Amongst those who came to St. James's in

a chair

was John Duke of Marlborough, after his crowning victory of Ramillies, then at the summit of his popularity, and almost worshipped by the people, who measure everything by success. He tried to smuggle himself into the levee in a chair, but in spite of his attempt at privacy he was discovered, and in a few minutes was surrounded by thousands who rent the air with their acclamations.

A courtly and polished condition of society among the wealthier circles is a natural consequence of our monarchical institutions. Mr. N. P. Willis, the American writer, confesses as much when he writes,

The absence of a queen, a court, and orders of nobility, gives us in the States a freedom from trammel in such matters which would warrant quite a different school of polite usages and observances of ceremony. Yet up to the present time,

he adds,

we have followed the English punctilios of etiquette with almost as close a fidelity as if we were a suburb of London.

So deeply engrained in human nature is the observance of an orderly and regulated ceremonial, even in the minutiae of daily life.

Johnson remarked that it had been suggested that kings must be unhappy, because they are deprived of the greatest of all satisfactions, easy and unreserved society.

That is an ill-founded notion. Being a king does not exclude a man from such society. Great kings have always been social. The King of Prussia, the only great king at present, is very social. Charles II., the last king of England who was a man of parts, was social; and our Henries and Edwards were all social.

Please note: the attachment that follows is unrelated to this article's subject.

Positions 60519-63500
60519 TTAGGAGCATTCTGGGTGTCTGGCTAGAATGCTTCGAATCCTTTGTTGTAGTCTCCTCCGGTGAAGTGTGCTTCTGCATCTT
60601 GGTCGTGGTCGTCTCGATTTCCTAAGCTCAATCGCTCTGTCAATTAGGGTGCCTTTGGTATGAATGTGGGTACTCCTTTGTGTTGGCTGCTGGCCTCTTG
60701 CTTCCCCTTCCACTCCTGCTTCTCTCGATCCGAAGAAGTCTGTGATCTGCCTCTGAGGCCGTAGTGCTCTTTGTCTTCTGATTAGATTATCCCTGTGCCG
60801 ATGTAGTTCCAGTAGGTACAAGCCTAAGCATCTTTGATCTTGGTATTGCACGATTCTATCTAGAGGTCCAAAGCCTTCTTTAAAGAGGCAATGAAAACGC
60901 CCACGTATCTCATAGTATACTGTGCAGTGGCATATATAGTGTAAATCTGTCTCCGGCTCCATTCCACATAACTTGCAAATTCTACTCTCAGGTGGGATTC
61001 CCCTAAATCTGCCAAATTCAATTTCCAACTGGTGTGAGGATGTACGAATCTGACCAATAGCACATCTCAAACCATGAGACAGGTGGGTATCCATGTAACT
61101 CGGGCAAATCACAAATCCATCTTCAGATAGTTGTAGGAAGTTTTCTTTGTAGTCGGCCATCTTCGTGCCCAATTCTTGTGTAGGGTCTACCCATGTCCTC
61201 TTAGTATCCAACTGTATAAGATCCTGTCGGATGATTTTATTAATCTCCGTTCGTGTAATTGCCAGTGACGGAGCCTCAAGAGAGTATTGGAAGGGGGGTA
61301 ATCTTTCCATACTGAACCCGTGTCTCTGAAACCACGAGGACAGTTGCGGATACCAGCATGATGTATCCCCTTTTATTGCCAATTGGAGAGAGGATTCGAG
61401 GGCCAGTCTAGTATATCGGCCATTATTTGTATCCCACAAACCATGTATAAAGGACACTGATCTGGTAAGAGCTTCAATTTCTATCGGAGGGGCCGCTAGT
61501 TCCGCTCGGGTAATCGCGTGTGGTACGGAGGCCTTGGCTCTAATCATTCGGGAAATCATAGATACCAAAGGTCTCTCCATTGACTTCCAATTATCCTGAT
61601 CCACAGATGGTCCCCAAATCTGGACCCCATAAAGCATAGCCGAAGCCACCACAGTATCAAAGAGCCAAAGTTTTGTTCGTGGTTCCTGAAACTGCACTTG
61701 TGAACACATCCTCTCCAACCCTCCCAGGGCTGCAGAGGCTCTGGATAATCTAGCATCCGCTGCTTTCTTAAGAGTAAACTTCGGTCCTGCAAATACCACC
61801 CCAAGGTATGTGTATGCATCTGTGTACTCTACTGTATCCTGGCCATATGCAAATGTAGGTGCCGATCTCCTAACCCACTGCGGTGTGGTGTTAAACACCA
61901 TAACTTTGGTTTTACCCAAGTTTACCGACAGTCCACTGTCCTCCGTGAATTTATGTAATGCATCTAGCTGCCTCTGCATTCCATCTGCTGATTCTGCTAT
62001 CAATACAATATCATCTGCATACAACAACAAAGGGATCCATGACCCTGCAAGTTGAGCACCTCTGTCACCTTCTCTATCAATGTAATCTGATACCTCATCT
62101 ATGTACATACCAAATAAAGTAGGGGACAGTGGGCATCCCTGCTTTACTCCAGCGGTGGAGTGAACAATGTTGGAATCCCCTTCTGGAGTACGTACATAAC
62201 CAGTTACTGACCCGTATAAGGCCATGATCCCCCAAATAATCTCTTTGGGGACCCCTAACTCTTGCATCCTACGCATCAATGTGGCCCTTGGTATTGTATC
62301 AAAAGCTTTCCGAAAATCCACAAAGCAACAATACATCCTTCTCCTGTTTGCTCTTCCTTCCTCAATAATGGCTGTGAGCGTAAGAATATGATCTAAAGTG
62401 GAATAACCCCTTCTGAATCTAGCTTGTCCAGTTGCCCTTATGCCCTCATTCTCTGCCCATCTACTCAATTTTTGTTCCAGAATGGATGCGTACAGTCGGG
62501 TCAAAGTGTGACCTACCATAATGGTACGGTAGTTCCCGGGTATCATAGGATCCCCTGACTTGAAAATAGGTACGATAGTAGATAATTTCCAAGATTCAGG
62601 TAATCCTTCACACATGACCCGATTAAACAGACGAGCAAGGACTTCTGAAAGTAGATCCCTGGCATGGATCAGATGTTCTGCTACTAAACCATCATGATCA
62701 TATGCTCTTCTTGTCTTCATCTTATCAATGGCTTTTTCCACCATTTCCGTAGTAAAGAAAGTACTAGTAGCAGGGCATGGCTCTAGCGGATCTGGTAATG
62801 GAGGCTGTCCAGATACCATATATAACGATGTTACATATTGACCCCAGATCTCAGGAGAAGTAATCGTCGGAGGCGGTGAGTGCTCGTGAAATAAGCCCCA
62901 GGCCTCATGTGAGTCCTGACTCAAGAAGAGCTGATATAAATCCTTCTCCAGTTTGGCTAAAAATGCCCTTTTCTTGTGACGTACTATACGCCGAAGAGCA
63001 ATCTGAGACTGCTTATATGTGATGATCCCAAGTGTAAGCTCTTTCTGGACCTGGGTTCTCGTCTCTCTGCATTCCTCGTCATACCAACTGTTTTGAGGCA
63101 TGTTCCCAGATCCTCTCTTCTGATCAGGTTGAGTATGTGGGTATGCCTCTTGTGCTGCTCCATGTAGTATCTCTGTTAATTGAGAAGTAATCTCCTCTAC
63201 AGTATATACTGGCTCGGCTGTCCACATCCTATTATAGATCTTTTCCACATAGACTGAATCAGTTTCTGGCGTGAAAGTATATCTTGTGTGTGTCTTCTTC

It is of the least observed but perhaps not among the least equivocal proofs of a great advancement in the ideas of freedom entertained by the British people, that their king and queen for the time being may be said to be the only sovereigns in Europe who have ceased to have the power of dictating the fashions to their people.

In days of old-nay, so late as the reign of George II.-it was with the English, as it is still with the other nations: the personages in the kingdom (from being supposed to be the best informed) led the fashions. As the king and queen, so their whole court, and all the higher ranks of the public, were habited, from the celebrated ruff of the good Queen Bess to the elegant head-dress of the amiable Queen Caroline. But the reign of George III. introduced a new era.

Queen Charlotte, on her arrival in this country, evinced a desire to fall in with its national modes, and a chasteness in her own ideas of improvement in dress, which well entitled her to take the lead of her adopted countrywomen in this respect; but English ladies, it seemed, were not now to be led, even by their queen. Her Majesty's

first